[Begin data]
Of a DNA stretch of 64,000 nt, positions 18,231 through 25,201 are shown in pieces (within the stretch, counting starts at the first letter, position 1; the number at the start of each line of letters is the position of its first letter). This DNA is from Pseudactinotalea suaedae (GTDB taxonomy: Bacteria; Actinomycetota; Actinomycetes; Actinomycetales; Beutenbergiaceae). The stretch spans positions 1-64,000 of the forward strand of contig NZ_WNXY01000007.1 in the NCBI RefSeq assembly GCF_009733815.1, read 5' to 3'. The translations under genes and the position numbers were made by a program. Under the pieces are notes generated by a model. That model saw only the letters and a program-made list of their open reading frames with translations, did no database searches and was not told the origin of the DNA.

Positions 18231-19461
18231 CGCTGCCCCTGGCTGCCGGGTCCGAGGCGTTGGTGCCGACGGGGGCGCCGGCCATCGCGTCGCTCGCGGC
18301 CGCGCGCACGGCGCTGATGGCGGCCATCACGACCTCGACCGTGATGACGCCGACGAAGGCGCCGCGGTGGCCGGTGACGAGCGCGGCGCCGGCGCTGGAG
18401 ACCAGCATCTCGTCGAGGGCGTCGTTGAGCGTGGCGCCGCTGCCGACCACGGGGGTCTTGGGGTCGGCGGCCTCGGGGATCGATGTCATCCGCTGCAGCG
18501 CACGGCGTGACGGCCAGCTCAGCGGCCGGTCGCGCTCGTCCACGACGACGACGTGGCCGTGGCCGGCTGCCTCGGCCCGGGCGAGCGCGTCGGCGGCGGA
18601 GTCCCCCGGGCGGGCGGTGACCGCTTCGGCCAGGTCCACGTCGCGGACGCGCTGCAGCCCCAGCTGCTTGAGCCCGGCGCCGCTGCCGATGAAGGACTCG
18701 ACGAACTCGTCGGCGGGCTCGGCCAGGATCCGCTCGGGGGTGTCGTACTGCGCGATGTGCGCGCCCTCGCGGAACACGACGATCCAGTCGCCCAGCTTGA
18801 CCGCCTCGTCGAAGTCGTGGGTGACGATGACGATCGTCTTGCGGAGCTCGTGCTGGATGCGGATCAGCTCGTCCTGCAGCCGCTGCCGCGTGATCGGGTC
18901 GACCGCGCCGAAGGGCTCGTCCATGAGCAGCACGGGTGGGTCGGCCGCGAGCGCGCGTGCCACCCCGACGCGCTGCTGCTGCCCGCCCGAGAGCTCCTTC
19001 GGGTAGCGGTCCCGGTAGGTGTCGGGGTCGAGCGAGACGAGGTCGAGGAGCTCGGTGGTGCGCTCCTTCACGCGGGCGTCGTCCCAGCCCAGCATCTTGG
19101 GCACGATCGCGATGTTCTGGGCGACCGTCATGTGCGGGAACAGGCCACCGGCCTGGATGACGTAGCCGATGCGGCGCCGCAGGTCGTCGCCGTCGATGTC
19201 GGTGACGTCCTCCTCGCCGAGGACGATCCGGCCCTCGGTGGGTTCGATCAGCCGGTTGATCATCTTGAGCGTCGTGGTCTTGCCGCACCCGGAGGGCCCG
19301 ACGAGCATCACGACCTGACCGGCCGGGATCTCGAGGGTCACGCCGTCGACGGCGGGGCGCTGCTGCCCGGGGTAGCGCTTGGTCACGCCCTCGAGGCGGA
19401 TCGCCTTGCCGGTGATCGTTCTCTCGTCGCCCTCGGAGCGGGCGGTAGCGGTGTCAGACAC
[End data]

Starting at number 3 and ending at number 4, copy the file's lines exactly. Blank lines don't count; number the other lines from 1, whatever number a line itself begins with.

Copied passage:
18231 CGCTGCCCCTGGCTGCCGGGTCCGAGGCGTTGGTGCCGACGGGGGCGCCGGCCATCGCGTCGCTCGCGGC
18301 CGCGCGCACGGCGCTGATGGCGGCCATCACGACCTCGACCGTGATGACGCCGACGAAGGCGCCGCGGTGGCCGGTGACGAGCGCGGCGCCGGCGCTGGAG